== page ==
“I was making the guacamole when my scout saw me,” says model @stuckinteenage on being discovered just six months ago while working at @chipotlemexicangrill. Since then Williams has signed with @dnamodels, walked in her first show at @calvinklein and landed on the cover of @vogueitalia – a high point of any model’s career. To read @lisajlockwood’s full interview with the model on her experiences thus far, head to WWD.com – link in bio. (📷: George Chinsee)
“I love the idea of dialogue, period. It’s where I’ve always gotten my inspiration from: hearing other women speak, their journeys and their paths,” said @hereisgina, who delivered the keynote speech during @sxsw for @createcultivate in partnership with @fossil. For her two panels, Rodriguez chose female empowering, female-led and female entrepreneurs to focus on. Head to WWD.com to read more about her thoughts on Time’s Up, growing up in a family of women and why we “need a girls’ club.” #wwdeye #sxsw (📷: @jgreenery)
Leading luxury brand are shaking things up to keep up with streetwear. Case in point: the arrival of @mrkimjones as artistic director of @diorhomme. Jones, who succeeds @Kris_Van_Assche, is seen as one of the handful of designers who can actually straddle the luxury and streetwear worlds — which could lead to even more changes at established brands. What could this mean for the rest of the menswear landscape? Head to WWD.com to find out what experts predict #wwdfashion (📷: @franckmura)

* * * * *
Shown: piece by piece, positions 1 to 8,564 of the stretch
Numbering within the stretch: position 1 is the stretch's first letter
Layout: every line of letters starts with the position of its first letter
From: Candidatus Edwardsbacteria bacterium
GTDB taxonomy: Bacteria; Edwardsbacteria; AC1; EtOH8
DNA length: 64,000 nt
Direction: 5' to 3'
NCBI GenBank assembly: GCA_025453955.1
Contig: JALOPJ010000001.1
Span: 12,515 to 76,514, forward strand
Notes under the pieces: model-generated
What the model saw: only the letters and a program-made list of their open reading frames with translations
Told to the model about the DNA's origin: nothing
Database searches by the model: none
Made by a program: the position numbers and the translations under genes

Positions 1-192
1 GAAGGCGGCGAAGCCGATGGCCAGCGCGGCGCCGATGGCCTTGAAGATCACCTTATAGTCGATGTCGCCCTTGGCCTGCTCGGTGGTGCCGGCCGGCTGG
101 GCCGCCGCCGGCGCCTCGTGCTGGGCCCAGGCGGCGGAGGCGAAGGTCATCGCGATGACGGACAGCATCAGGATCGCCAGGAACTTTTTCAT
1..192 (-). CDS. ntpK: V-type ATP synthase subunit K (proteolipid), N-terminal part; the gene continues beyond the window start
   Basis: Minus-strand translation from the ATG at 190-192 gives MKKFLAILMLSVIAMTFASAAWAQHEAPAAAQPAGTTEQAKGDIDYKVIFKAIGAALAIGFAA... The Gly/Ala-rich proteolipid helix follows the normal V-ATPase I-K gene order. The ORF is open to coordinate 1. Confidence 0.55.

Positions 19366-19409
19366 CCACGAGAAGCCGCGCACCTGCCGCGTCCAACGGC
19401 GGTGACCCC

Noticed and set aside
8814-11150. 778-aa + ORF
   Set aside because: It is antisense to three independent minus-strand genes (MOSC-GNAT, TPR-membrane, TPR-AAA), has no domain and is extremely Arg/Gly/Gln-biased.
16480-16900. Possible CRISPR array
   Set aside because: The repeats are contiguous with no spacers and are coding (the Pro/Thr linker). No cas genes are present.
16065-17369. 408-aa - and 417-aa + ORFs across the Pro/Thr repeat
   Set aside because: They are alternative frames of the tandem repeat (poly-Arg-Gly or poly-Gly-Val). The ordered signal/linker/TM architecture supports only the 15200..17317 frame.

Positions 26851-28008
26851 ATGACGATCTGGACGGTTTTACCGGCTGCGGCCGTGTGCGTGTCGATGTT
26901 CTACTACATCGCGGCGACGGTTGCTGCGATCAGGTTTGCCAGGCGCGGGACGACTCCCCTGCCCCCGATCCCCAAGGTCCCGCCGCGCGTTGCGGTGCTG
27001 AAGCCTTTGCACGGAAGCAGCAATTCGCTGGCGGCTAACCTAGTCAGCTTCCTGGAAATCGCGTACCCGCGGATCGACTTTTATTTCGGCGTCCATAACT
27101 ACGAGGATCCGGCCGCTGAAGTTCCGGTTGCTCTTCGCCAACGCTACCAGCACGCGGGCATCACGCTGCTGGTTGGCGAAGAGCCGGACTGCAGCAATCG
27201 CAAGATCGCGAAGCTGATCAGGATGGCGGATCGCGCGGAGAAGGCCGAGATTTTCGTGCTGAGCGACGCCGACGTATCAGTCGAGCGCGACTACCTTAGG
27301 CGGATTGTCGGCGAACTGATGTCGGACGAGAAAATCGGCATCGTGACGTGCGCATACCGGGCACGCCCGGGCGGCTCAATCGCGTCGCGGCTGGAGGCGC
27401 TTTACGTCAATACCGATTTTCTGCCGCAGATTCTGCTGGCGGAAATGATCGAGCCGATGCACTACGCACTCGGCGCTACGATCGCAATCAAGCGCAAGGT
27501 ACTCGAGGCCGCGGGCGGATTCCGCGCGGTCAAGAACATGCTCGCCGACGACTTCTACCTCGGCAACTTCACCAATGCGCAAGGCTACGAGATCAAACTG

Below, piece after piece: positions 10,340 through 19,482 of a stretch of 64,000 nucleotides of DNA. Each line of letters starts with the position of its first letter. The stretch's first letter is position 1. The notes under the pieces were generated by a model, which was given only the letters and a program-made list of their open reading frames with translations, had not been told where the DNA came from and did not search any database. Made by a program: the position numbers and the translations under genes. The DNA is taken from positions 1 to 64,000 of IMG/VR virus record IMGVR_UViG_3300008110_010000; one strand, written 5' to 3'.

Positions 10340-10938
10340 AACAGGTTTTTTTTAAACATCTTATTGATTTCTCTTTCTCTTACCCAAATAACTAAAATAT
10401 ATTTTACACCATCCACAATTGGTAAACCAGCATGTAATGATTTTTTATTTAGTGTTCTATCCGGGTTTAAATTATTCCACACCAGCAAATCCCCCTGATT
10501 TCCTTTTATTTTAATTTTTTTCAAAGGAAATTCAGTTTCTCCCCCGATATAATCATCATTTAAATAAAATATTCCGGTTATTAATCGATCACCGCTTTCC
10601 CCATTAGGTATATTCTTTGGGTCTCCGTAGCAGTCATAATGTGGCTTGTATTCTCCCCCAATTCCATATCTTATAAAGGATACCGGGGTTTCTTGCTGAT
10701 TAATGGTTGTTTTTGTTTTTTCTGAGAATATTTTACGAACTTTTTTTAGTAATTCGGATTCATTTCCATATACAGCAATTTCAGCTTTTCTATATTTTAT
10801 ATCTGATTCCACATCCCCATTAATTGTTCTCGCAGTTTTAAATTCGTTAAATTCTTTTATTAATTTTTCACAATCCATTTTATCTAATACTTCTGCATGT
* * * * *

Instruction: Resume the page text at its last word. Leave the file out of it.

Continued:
“It’s like buying groceries. You’re going to buy the best mango, the best mozzarella, the best things. You have to, or others are going to take it all,” said @gabrielahearst on why she uses only the finest fabrics. Last week, Hearst received her first @cfda nomination for Womenswear Designer of the Year, and earlier this month she opened a permanent showroom in Paris. To read @jessiredale’s interview with the designer and find out why this is shaping up to be a big year for her, head to WWD.com. #wwdfashion (📷: @francoisgoize)
“It’s an interesting thing, playing a younger version of your mother. It’s an interesting concept. I adore my mom and love her in every capacity, but it was just something that had never crossed my mind,” says @anniemstarke on playing a young Joan Castleman in “The Wife.” The same role will be played by her mother Glenn Close. Read more about her growing up in the film industry as the daughter of producer John H. Starke and Close and what she has planned for the future #wwdeye (📷: @nataliamantini)
@asics is launching a new streetwear sneaker inspired by its latest ambassador, @steveaoki. The Hyper-Kenzen x Aoki, which will launch at @footlocker stores exclusively tomorrow, is a slip-on style that incorporates the brand’s proprietary Gel technology through beads integrated into the midsole for comfort and endurance. Read the full story on WWD.com.